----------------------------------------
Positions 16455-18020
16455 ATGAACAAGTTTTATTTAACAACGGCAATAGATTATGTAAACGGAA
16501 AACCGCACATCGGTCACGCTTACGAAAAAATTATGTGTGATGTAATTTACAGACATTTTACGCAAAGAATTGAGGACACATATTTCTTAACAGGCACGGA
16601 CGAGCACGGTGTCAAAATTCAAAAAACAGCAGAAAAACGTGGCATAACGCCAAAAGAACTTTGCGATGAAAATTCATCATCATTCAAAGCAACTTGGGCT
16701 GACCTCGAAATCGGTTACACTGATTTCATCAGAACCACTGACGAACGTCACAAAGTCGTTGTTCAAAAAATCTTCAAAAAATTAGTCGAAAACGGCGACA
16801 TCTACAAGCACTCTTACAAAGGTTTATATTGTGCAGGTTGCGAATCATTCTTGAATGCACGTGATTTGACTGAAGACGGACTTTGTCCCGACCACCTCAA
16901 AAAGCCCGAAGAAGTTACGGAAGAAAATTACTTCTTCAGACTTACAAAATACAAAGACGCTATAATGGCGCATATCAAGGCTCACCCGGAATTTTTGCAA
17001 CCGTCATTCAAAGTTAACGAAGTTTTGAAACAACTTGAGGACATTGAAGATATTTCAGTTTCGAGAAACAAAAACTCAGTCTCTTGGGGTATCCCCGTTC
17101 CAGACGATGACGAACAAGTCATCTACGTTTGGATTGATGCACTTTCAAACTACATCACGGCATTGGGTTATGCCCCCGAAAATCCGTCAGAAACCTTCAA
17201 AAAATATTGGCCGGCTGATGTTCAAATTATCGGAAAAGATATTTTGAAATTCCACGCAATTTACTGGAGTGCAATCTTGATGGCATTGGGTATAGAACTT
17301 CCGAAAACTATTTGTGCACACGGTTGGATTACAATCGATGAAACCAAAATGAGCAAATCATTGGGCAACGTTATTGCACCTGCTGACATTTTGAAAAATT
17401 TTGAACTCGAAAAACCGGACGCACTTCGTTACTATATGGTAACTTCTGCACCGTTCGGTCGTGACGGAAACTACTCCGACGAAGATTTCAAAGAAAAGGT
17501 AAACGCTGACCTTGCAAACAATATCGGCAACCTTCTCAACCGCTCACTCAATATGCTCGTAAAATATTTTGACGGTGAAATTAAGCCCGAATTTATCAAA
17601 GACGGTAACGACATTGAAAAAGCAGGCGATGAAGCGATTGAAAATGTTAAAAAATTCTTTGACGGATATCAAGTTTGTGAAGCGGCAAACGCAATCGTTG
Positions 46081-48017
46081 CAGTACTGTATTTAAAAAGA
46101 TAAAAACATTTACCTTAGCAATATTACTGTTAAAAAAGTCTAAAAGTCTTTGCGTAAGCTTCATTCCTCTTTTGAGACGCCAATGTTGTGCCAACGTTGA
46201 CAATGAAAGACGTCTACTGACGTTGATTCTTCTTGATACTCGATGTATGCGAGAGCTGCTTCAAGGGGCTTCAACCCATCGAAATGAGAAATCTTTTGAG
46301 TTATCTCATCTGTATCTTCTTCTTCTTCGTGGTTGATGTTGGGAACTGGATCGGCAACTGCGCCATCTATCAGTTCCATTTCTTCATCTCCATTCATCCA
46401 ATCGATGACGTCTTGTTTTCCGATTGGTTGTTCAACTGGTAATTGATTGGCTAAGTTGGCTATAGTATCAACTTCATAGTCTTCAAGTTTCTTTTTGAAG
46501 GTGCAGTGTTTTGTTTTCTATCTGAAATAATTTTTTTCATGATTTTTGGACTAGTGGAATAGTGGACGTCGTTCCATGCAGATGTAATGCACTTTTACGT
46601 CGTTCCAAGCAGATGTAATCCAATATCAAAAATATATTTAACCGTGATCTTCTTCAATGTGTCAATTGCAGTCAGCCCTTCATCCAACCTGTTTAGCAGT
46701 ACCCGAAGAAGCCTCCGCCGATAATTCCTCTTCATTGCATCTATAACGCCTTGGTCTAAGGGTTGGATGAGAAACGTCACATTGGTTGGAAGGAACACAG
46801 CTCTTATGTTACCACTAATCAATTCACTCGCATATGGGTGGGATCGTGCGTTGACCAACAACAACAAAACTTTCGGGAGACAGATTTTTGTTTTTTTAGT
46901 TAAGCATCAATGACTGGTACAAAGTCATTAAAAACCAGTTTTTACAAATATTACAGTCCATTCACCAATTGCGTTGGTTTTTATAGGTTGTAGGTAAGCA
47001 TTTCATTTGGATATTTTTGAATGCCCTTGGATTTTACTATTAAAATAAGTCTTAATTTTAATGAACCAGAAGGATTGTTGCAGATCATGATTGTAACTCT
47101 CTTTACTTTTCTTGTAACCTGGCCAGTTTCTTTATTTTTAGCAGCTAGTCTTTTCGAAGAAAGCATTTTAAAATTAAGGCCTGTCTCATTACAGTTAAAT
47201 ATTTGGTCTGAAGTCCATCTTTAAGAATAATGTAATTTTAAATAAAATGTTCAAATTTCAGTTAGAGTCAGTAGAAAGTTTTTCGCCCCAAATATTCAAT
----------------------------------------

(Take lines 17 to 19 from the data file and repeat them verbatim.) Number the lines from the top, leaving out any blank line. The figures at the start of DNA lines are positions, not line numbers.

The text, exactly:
46101 TAAAAACATTTACCTTAGCAATATTACTGTTAAAAAAGTCTAAAAGTCTTTGCGTAAGCTTCATTCCTCTTTTGAGACGCCAATGTTGTGCCAACGTTGA
46201 CAATGAAAGACGTCTACTGACGTTGATTCTTCTTGATACTCGATGTATGCGAGAGCTGCTTCAAGGGGCTTCAACCCATCGAAATGAGAAATCTTTTGAG
46301 TTATCTCATCTGTATCTTCTTCTTCTTCGTGGTTGATGTTGGGAACTGGATCGGCAACTGCGCCATCTATCAGTTCCATTTCTTCATCTCCATTCATCCA